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This Central Asian Nation Aims To Become “the Next Malta” for Crypto

Tim Alper
Last updated: | 1 min read

Uzbekistan’s latest batch of pro-cryptocurrency measures will help the country build on a local market worth USD 700,000, per a media report. Russian news agency Pravda has predicted “rapid growth” for Uzbekistan in the “near future” after presidential decrees legalized tax-free transactions from Uzbek cryptocurrency exchanges.

Source: iStock/Simon002
Source: Google

Pravda says the move is bound to “develop [the cryptocurrency and blockchain technology] sector and attract new investors to Uzbekistan.”

The decrees allow for overseas exchanges to set up shop in Uzbekistan on the proviso that they can prove they keep around USD 3.7 million worth of funds in a state-backed commercial bank in the country, and requires exchanges to keep their servers in Uzbekistan. Overseas exchanges based in Tashkent, the capital of the country, would also be subject to regulation by Uzbek financial agencies.

However, Pravda does not think this will be enough to deter investors and overseas cryptocurrency exchanges, as the Central Asian nation makes a bid to become what many media outlets in the CIS are calling “the next Malta.”

Per media outlet Kyunghyang, the Uzbek government is also set to legalize initial coin offerings (ICOs), and will create a mining and blockchain technology R&D center, a government-backed cryptocurrency bank and a blockchain department at the country’s National University.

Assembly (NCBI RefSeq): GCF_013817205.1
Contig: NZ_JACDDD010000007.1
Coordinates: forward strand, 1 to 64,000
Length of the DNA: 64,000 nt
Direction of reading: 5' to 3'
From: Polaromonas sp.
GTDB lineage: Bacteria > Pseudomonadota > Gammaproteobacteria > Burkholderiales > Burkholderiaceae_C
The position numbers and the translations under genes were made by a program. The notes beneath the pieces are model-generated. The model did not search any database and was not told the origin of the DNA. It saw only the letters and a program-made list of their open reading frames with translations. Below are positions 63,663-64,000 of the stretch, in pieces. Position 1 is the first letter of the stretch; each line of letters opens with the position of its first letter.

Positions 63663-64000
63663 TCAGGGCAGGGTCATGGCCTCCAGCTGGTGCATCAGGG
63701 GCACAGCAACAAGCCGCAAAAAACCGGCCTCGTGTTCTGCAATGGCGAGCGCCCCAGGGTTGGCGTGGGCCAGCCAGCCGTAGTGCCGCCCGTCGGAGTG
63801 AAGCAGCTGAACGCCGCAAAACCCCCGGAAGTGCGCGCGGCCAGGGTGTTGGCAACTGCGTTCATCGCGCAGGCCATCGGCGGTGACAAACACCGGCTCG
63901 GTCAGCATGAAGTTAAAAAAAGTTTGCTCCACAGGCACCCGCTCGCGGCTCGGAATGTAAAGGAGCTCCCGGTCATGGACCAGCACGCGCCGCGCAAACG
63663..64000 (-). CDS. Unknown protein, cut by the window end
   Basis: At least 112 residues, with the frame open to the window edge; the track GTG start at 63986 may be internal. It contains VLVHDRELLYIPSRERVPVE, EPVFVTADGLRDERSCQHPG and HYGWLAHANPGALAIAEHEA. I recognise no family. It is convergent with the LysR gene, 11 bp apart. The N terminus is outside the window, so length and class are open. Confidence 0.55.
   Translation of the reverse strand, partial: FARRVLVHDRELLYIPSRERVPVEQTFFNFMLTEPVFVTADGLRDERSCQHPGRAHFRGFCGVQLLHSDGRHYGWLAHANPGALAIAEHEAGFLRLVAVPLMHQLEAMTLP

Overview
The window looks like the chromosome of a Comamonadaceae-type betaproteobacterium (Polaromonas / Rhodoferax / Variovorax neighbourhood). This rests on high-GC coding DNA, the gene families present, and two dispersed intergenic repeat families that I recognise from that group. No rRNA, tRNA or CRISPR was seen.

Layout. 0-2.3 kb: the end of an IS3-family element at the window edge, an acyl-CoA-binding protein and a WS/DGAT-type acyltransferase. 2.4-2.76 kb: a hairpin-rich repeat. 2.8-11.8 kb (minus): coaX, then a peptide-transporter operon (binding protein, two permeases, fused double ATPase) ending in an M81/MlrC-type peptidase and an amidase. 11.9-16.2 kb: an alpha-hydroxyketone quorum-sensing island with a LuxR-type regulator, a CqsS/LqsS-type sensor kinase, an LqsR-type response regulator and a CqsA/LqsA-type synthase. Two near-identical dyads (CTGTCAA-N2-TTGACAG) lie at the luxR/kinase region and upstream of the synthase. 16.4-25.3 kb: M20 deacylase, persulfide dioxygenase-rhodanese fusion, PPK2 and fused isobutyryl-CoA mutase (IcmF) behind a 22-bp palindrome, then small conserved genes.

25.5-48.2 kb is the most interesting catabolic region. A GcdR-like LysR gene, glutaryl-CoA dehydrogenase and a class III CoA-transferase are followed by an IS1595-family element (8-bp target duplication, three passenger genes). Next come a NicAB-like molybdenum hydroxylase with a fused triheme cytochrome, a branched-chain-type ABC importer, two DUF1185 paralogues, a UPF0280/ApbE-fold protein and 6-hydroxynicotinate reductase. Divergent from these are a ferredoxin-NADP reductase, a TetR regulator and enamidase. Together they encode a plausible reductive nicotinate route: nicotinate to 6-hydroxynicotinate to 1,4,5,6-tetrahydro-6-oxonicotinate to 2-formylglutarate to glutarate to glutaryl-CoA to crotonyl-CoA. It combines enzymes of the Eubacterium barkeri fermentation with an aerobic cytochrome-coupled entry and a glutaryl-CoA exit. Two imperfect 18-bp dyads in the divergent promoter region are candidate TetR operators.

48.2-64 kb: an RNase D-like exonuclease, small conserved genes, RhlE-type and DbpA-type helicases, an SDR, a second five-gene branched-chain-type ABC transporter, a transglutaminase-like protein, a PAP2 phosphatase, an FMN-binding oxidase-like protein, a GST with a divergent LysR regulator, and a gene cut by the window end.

Earlier this year DW reported that two state-owned energy providers, Uzbekenergo and Uzbekhydroenergo, had submitted cryptocurrency mining proposals to the government. The moves could see the providers embark on an ambitious mining pilot that – if implemented – could prove particularly lucrative for the country, where energy prices are famously low.

The state has also sought to launch a licensed exchange, and last week concluded an agreement with Lee Chang-yong, the CEO of South Korean blockchain firm KOBEA. The latter will act in a “technical advisory” capacity to the Uzbek government, states South Korean media outlet Asiae.
Uzbekistan population:

Source: The World Bank


Source: The World Bank